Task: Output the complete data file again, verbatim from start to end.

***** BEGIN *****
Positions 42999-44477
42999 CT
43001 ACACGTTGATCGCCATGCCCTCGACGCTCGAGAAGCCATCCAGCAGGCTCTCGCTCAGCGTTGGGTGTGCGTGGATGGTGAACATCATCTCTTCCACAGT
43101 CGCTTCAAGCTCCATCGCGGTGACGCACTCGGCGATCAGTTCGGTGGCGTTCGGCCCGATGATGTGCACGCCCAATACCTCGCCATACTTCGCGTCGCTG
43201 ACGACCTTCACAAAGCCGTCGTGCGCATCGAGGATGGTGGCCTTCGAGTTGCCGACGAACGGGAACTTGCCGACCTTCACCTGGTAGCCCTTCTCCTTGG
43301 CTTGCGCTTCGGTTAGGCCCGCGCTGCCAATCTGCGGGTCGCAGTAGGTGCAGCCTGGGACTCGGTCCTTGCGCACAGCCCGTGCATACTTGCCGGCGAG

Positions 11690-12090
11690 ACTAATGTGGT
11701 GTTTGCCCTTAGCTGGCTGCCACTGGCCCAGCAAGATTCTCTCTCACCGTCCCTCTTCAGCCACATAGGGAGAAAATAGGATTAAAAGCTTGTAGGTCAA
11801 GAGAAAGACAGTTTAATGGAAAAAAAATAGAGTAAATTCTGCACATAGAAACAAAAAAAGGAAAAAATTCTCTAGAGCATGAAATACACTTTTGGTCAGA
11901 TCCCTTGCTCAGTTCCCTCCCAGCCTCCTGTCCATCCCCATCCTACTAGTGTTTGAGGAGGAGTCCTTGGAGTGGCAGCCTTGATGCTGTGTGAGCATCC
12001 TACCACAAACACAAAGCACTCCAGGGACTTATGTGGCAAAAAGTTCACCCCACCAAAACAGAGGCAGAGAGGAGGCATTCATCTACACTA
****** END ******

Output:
Positions 42999-44477
42999 CT
43001 ACACGTTGATCGCCATGCCCTCGACGCTCGAGAAGCCATCCAGCAGGCTCTCGCTCAGCGTTGGGTGTGCGTGGATGGTGAACATCATCTCTTCCACAGT
43101 CGCTTCAAGCTCCATCGCGGTGACGCACTCGGCGATCAGTTCGGTGGCGTTCGGCCCGATGATGTGCACGCCCAATACCTCGCCATACTTCGCGTCGCTG
43201 ACGACCTTCACAAAGCCGTCGTGCGCATCGAGGATGGTGGCCTTCGAGTTGCCGACGAACGGGAACTTGCCGACCTTCACCTGGTAGCCCTTCTCCTTGG
43301 CTTGCGCTTCGGTTAGGCCCGCGCTGCCAATCTGCGGGTCGCAGTAGGTGCAGCCTGGGACTCGGTCCTTGCGCACAGCCCGTGCATACTTGCCGGCGAG

Positions 11690-12090
11690 ACTAATGTGGT
11701 GTTTGCCCTTAGCTGGCTGCCACTGGCCCAGCAAGATTCTCTCTCACCGTCCCTCTTCAGCCACATAGGGAGAAAATAGGATTAAAAGCTTGTAGGTCAA
11801 GAGAAAGACAGTTTAATGGAAAAAAAATAGAGTAAATTCTGCACATAGAAACAAAAAAAGGAAAAAATTCTCTAGAGCATGAAATACACTTTTGGTCAGA
11901 TCCCTTGCTCAGTTCCCTCCCAGCCTCCTGTCCATCCCCATCCTACTAGTGTTTGAGGAGGAGTCCTTGGAGTGGCAGCCTTGATGCTGTGTGAGCATCC
12001 TACCACAAACACAAAGCACTCCAGGGACTTATGTGGCAAAAAGTTCACCCCACCAAAACAGAGGCAGAGAGGAGGCATTCATCTACACTA